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So how does Ironport Appliance handle a Conficker virus ntwk

So the Conficker virus rapidly spreads in Corporate environments that don't have the latest MS and AV patches. One of the tasks that the payload performs is to phone home to a preset list of sites to download more malware.

Question: How does the Ironport WS device handle this? Do the recent patterns automatically quarantine and alert on this specific incident based upon the traffic type and destination?

Based on Ironport's sales pitch, this is a perfect opportunity to show that IP WS device is special.


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Re: So how does Ironport Appliance handle a Conficker virus ntwk

I'm interested in this as well, it would be great to internally sell the product.

Community Member

Re: So how does Ironport Appliance handle a Conficker virus ntwk

Hey guys,

I just wanted to let you know that you're not being ignored! I have involved the appropriate product management team to answer this question.

I can give you generic information about how the WSA prevents this 'type' of issue, but since you're specifically asking about Conficker, I'm having someone give you specifics about this out break.

Thank you for your patience!

Community Member

Re: So how does Ironport Appliance handle a Conficker virus ntwk

The threat landscape has changed dramatically over the last decade. It used to be that malware writers were looking for fame, not fortune. Unfortunately that is no longer the case. Malware writes are targeting users looking for personal information like, credit card number, password, bank account information – all for financial gain.

The Conficker worm is no exception. Over the last couple months the Conficker worm has exploded onto the scene. As of January 26, 2009, Conficker had infected more than 15 million computers, making it one of the most widespread infections in recent times.

The Conficker worm primarily spreads through a buffer overflow vulnerability in the Server Service on Windows computers. When executed on an infected computer, Conficker disables a number of system services such as Windows Automatic Update, Windows Security Center, Windows Defender and Windows Error Reporting. A patch for this vulnerability has been available for some time from Microsoft, and is the only guaranteed defense against Conficker.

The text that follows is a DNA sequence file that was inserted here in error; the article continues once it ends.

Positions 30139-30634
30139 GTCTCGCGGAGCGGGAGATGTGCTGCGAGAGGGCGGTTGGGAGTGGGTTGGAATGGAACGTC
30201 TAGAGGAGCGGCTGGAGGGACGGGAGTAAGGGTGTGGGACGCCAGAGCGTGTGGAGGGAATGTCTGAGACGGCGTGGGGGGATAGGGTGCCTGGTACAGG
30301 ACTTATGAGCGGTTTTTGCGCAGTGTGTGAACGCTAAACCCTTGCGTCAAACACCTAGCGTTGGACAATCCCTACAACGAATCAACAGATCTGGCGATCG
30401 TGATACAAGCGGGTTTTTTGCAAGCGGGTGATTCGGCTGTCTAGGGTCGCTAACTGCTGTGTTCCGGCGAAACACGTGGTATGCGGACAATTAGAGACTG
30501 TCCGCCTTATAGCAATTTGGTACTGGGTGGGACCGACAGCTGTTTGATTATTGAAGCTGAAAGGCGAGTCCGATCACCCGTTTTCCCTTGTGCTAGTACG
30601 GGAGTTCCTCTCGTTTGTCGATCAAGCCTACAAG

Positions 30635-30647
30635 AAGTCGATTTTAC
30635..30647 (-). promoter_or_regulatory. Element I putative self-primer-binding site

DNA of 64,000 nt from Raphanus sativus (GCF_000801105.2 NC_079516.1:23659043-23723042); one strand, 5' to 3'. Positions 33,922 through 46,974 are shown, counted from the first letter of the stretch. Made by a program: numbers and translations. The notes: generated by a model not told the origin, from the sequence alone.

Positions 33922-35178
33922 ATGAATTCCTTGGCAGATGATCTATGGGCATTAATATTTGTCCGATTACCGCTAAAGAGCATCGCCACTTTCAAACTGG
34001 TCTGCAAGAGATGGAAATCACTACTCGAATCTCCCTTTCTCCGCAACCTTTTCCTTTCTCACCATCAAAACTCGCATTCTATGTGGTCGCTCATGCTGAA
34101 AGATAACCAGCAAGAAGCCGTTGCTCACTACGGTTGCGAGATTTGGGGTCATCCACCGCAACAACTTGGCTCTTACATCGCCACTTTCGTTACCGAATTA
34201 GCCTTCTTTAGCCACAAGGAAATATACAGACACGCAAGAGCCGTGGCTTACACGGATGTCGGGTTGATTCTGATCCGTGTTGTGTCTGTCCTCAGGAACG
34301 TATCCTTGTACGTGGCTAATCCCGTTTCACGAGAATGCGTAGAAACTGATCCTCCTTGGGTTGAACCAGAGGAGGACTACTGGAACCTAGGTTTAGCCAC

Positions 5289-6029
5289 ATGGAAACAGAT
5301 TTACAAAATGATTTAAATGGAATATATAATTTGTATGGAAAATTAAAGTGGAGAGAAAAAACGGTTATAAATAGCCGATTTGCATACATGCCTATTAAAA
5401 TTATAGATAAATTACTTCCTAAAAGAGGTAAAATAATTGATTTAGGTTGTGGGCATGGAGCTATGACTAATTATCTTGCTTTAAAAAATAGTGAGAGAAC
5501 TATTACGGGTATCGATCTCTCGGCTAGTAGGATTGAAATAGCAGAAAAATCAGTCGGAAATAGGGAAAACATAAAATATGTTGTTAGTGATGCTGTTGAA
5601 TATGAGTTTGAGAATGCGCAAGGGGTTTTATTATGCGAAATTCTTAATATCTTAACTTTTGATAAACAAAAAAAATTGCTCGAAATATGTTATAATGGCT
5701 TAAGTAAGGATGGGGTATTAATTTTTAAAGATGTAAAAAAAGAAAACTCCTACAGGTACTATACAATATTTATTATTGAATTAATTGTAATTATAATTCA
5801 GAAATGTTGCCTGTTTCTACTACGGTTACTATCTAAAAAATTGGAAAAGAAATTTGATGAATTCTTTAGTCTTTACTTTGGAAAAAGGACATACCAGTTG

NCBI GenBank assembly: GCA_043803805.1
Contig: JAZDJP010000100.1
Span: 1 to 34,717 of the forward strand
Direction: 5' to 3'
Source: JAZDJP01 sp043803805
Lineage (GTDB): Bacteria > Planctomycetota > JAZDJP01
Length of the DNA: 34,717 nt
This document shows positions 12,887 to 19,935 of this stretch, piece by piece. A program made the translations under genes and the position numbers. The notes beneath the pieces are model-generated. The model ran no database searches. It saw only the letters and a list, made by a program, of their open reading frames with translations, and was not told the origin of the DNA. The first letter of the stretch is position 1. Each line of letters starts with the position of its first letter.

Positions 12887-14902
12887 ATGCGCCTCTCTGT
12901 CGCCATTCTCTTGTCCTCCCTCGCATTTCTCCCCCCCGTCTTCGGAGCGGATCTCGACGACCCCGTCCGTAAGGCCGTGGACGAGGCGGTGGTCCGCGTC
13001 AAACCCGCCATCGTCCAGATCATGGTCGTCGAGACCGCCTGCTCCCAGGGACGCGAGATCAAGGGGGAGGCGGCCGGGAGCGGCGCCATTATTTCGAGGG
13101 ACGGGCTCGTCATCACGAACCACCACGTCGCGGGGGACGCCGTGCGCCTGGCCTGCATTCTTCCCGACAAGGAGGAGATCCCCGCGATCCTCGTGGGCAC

Conficker is a network worm and the primary responsibility for blocking its spread within the network lies with IPS and HIPS (like Cisco CSA) products. That being said there is a large Web component involved in its propagation and operation. The S-Series Secure Web Gateway, running Web Reputation Filters and Layer 4 Traffic Monitor, has shown to be very effective in mitigating risk on this Web vector.

So how does it work? The Conficker worm requires a connection to a Web server, where it receives further orders to propagate, gathers personal information, and downloads and installs additional malware onto the victim's computer. Some variants of Conficker, will even create an HTTP sever, open random ports between 1024 and 10000. If the remote machine is exploited successfully, the victim will connect back to the HTTP server and download a copy of the worm.

IronPort’s Web Reputation Filters has successfully tracked and blocked connections to these rogue servers. In addition, the Layer 4 Traffic Monitor watches for and blocks ‘phone home’ traffic on all 65,535 ports, blocking outbound communications from infected computers where they look for propagation instructions.

The Cisco Threat Operations Center is actively monitoring this exploit to ensure the highest level of protection for our customers. However, the only way to guarantee 100% protection from this exploit is to install the Microsoft’s security patch and keeping your PC up to date.

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